The US will be a key market for the growth of SA’s global business services (GBS) sector − also known as the business process outsourcing sector − in the near future.
So says Reshni Singh, newly-appointed CEO of Business Process Enabling South Africa (BPESA).
BPESA is the industry body and trade association for global business services in SA serving the international and domestic markets.
Global business services refer to offshore jobs that are outsourced to the South African workforce, Singh explains. And currently, SA’s key GBS offshore market is the UK, with 60% of the local workforce delivering services to UK clients.
The US, on the other hand, is the second-largest source market, followed by Australia and other parts of Europe, she states.
“We are highly-optimistic about the year ahead; the next three years in fact,” comments Singh. “I truly believe that South Africa is becoming a centre of excellence for customer experience. It is through this capability that we see phenomenal growth on the horizon and we believe most of that growth is going to come from the US because of the size of the market.
“With the US, once you’ve proved capability and one or two brands locate here, then the rest follow. So, I definitely think we are going to see a lot of growth coming from the US.”
Unlike other industry sectors, GBS made significant employment gains during the course of the pandemic, leading to it becoming a priority sector for job creation prospects for local youth.
It was previously stated the sector created more than 50 000 cumulative new jobs between January 2018 and the second quarter of 2021. The GBS industry is targeting between 250 000 and 500 000 cumulative jobs by 2030.
Additionally, international companies like Amazon, Webhelp and TransUnion have made key investments in the sector in the recent past, bolstering the sector further.
South Africa was the top offshore destination for customer experience last year. This year, the country was tied with India for the number one spot.
While Cape Town and Johannesburg have been prime destinations for global businesses to locate their facilities and deliver their services, there’s now growing interest in Durban as a location, notes Singh.
Durban is one of the later entrants in this space, she states. “It was historically Cape Town and Johannesburg, but Durban has now grown to a point where they’re doing more than Gauteng [Johannesburg].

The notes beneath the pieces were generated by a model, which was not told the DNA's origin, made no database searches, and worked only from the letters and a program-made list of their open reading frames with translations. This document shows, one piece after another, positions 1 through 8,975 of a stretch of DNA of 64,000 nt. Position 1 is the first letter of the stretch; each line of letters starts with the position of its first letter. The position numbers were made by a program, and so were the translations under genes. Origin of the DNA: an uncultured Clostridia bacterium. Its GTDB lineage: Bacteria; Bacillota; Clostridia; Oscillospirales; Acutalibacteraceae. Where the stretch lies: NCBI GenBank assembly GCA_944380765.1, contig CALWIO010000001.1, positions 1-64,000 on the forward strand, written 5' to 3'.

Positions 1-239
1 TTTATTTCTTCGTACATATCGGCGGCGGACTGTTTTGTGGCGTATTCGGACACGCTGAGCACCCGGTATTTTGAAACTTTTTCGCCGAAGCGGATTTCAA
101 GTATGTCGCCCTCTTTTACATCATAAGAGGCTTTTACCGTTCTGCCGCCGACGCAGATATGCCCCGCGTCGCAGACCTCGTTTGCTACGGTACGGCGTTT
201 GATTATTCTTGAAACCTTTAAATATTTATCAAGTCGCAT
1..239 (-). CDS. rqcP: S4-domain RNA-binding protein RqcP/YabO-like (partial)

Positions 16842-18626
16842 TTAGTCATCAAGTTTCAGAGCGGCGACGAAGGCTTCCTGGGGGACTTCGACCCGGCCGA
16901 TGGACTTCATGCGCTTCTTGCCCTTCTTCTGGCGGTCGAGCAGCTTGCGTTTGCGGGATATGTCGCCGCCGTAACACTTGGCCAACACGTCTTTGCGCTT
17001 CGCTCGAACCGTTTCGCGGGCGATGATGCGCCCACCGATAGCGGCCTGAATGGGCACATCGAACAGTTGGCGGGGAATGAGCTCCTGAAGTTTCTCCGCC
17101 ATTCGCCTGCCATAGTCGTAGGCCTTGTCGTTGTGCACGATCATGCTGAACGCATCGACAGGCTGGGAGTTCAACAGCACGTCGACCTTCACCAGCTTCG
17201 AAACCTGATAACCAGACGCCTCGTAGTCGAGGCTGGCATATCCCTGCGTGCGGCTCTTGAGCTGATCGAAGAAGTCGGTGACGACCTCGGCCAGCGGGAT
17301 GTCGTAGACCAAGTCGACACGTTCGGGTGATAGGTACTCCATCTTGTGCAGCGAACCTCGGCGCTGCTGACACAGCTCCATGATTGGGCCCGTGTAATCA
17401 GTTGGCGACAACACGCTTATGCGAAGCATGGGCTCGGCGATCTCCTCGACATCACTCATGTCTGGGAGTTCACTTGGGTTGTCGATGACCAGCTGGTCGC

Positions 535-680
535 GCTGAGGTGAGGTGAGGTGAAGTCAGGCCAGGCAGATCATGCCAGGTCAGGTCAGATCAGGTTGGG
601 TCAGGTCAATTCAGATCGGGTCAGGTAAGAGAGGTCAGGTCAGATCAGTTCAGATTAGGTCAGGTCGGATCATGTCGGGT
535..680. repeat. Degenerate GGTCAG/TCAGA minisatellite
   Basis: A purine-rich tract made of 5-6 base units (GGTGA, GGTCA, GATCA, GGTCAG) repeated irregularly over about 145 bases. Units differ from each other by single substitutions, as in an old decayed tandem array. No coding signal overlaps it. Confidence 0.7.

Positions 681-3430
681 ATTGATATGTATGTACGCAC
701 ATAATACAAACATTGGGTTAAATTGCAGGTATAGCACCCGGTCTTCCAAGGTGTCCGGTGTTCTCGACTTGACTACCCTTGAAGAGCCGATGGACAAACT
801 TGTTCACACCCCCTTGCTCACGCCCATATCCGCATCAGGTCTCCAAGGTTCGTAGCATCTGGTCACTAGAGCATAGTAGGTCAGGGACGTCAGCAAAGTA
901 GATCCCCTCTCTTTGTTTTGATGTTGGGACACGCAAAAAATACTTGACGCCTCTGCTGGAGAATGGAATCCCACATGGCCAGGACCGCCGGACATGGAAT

“Cape Town is number one, Durban number two and Johannesburg is third – these are the three key regions.”
Singh comments there are other provinces that are starting to play in this space, pointing to the Eastern Cape as an emerging region, primarily focusing on East London and Gqeberha.
She explained that Cape Town, Johannesburg and Durban are considered mature delivery markets. In the case of East London and Gqeberha, they are emerging delivery markets.
On the domestic front, companies like Sigma recently launched its first contact centre in Cape Town township Mitchells Plain, solely to serve domestic clients.
In addition, skills development agency CareerBox plans to open a new branch to upskill youth and women from disadvantaged communities by training and placing them in sustainable, digitally-enabled jobs in the GBS sector.
Meanwhile, in Quigney, East London, last week, small business development minister Stella Ndabeni-Abrahams was on hand to officially open the Dastile Wealth Insure (DWI) call centre.
Founded by entrepreneur Vuyo Dastile, the DWI call centre aims to expand the capabilities of disadvantaged youth in customer care, sales and marketing.
It’s said to have already created 64 direct job opportunities for young people in East London, with the aim to create up to 500 jobs within the next five years, focusing on unemployed youth with disabilities, and females.
Speaking at the launch event, Dastile said: “We are here to show you that anything is possible. We believe that with the commitment and support from the Buffalo City Metro, we can grow further.
“We want the international investors to make the Eastern Cape their first stop for business because we are not only employing young people, we train and skill them through our leanership programme for job market readiness.”